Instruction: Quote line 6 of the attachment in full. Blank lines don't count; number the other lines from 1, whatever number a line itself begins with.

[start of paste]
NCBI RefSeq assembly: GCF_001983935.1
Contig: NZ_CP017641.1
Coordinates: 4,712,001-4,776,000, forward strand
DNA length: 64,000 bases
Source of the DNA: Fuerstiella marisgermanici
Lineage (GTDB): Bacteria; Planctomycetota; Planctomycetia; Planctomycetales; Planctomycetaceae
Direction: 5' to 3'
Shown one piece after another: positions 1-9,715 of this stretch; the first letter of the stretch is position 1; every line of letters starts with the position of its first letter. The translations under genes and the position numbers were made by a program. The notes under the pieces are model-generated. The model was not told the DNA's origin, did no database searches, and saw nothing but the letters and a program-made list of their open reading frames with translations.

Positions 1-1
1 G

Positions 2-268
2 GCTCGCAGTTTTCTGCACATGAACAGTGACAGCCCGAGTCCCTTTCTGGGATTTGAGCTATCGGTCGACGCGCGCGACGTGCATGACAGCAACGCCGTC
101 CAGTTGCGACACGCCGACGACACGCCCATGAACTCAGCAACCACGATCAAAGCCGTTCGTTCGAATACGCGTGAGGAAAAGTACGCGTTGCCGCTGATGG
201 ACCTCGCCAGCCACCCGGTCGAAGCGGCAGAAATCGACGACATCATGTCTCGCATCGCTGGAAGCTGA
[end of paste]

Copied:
Lineage (GTDB): Bacteria; Planctomycetota; Planctomycetia; Planctomycetales; Planctomycetaceae